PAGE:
Tag Archives: Sound Designer

Experience Chen Xu’s 5-channel surround sound method in hit Chinese film ‘The Wasted Times’

When Chen Xu thinks back to his childhood, he fondly recalls the way in which his admiration for sound shaped his youth and ultimately, his career in sound mixing and sound design. For the highly sought-after sound designer, it is difficult to recall a time where sound design wasn’t his main passion. At the age of 17, Xu watched Forrest Gump and notes the experience as being the first time he ever truly fell in love with a film. It inspired him to focus on a career in sound design and gave him the confidence boost he needed to take the film industry by storm. The now 36-year old, award-winning creative is just as enthused about his art form today as he was back then. His life is enriched by the opportunity to do what he loves day in and day out and he has no desire to stop any time soon.

A typical day as a sound mixer and sound designer requires the skill and expertise to be able to record sound and mix it creatively. Although this may sound relatively straightforward, it is no small feat to achieve on a daily basis. For instance, when Xu works on set, he is required to carefully position microphones in such a way that will capture sound as clearly and concisely as possible. In addition, he must learn a film’s storyline inside and out in order to thoroughly understand the types of sounds that will complement the characters’ conquests. In addition, during the post-production process, Xu must awaken his creative tendencies and use them to apply sounds in the most unique, yet appropriate manner possible. Where Xu truly shines, however, is when he is tasked with location sound mixing for a film’s script. Knowing how to effectively capture sound in a complex location is what Xu does best. He is a master of extracting compelling sounds from a loud, busy location and ensuring that there is nothing compromising the sound in order to enhance an audience’s viewing pleasure.

“When I’m sound mixing, my work is more focused on creativity. I need to design some unique sound effects according to the images and the storyline before me. Then, I need to edit and record some foley and sound effects before I can arrange each sound element to fit perfectly into each moment within the film. All of these steps allow me to help develop and compliment the storyline” noted Xu.

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In 2015, Xu was given a script for a film titled The Wasted Times, by well-known Chinese director, Er Cheng, who was confident that Xu possessed the skills necessary to take his script to the next level. Having already secured a $23.6 million budget and two of Asia’s most accomplished and award-winning stars, Ge You and Zhang Ziyi, Cheng was determined to make this film his most successful yet. In addition, he was intent on making the sound design in The Wasted Times unlike anything his audiences had ever heard before. With that, beyond dialogue alone, he wanted to use as many location sounds as possible and to make best use of live recorded sound effects and foley. Given the film’s budget, cast, and unique content, he needed someone with both the experience and creative edge required to rise to the challenge. Fortunately for Cheng, Xu was compelled by the script and eager to take part.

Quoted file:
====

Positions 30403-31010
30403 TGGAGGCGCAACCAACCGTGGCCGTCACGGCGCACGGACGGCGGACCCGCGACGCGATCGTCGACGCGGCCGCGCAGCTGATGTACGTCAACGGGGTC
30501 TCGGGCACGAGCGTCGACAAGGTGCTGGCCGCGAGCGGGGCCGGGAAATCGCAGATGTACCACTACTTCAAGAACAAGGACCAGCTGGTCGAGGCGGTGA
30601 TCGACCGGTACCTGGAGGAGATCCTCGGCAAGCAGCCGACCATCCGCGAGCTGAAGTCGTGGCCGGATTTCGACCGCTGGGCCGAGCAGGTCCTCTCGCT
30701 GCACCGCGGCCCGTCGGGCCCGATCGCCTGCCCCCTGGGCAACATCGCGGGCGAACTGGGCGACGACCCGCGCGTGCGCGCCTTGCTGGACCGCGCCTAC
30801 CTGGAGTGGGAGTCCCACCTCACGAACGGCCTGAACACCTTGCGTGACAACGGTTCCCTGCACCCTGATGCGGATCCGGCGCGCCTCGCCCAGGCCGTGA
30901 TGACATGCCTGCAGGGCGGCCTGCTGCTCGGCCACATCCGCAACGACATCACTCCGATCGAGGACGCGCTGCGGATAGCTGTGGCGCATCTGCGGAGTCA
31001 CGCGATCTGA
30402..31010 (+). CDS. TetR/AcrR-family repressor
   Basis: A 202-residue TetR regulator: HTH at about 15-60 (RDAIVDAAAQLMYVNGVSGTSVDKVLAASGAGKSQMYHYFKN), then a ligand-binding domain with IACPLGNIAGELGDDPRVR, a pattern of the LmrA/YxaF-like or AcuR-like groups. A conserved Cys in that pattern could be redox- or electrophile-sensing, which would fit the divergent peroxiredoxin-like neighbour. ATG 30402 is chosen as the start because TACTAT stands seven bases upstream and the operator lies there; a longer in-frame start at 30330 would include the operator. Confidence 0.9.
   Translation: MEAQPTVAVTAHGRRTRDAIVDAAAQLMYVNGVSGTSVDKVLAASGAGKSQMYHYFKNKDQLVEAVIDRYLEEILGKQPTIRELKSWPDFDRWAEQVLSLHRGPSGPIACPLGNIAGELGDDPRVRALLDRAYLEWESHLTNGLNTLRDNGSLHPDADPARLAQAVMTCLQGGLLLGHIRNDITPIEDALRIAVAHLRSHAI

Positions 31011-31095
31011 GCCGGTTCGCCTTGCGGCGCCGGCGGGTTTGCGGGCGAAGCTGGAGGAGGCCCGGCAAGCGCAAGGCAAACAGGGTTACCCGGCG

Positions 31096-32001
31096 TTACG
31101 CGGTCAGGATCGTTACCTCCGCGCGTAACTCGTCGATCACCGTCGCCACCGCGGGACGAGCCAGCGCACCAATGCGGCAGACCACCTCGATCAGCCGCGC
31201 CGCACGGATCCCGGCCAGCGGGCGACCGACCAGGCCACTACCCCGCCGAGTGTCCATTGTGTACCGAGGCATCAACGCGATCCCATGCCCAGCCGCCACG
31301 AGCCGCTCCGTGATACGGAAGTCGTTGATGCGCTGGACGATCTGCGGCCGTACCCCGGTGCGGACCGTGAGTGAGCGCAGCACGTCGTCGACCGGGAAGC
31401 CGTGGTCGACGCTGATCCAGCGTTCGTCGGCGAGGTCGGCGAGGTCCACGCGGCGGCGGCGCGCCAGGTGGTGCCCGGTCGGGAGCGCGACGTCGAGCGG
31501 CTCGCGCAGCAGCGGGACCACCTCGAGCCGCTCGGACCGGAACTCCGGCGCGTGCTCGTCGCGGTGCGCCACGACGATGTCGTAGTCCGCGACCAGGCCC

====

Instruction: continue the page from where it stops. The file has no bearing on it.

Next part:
The Wasted Times depicts the life of a legendary mafia boss in modern Chinese history. Through the use of a biographical narrative, the film follows a violent and betrayal-ridden deal between the Japanese army and criminals in Shanghai. For Xu, working on The Wasted Time presented a number of challenges he hadn’t previously encountered in his career. For instance, due to the fact that several of the film’s scenes were shot inside state- and city-level protected historic buildings, he had to master the ability to capture vocal exchanges in historical settings, as opposed to the more modern buildings he was used to working in. In order to do so, Xu led his team in adopting a pioneering approach whereby he recorded a 5-channel surround sound effect during production sound mixing. In addition, he made use of two additional stereo microphones in order to account for any and all reverberation, echoes, and delay of sounds in real time. This led to Xu having recorded and mixed approximately 80% of the film’s final dialogues and about 50 per cent of the sound effects using his location sound. It therefore goes without saying that Xu proved himself to be instrumental throughout the entire process, being able to provide carefully thought-out solutions to each potential problem the crew encountered. He is undoubtedly a strong contributor to The Wasted Times’widespread success and feels honored knowing that the film went on to receive four award wins and ten nominations from some of the industry’s most acclaimed organizations and festivals, including the Asian Film Awards, China Film Director’s Guild Awards, and the prestigious Macau International Movie Festival.

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For Xu, however, the true highlight of working on The Wasted Times was embedded within the reality that for him, this film was far more than just a sound production process. Being able to film at authentic locations such as the residence of Pu Yi, China’s last empire, as well as in a 1920s car loaned from an antique car museum helped Xu acquaint himself with the type of lifestyle of the individuals depicted in the film. He credits the experience of working on this film as helping build his understanding of people’s lives in that era and helping make it feel familiar to him. It was both a cultural and career-building opportunity and Xu couldn’t be more pleased with the outcome.

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Sound designer Randolph Zaini says film “Mosquito: The Bite of Passage” is highlight of his esteemed career

Randolph Performing Foley Footsteps
Randolph Zaini working on “Mosquito: The Bite of Passage”

Randolph Zaini is more than a sound designer. He is an artist; the video is his canvas and audio clips are his paint. He is a storyteller, and sound is both the setting and the characters. He sees sound as one of the most important aspects of a film, and those that have seen his work can hear this immediately. There is no doubt as to why he is so sought-after in his industry.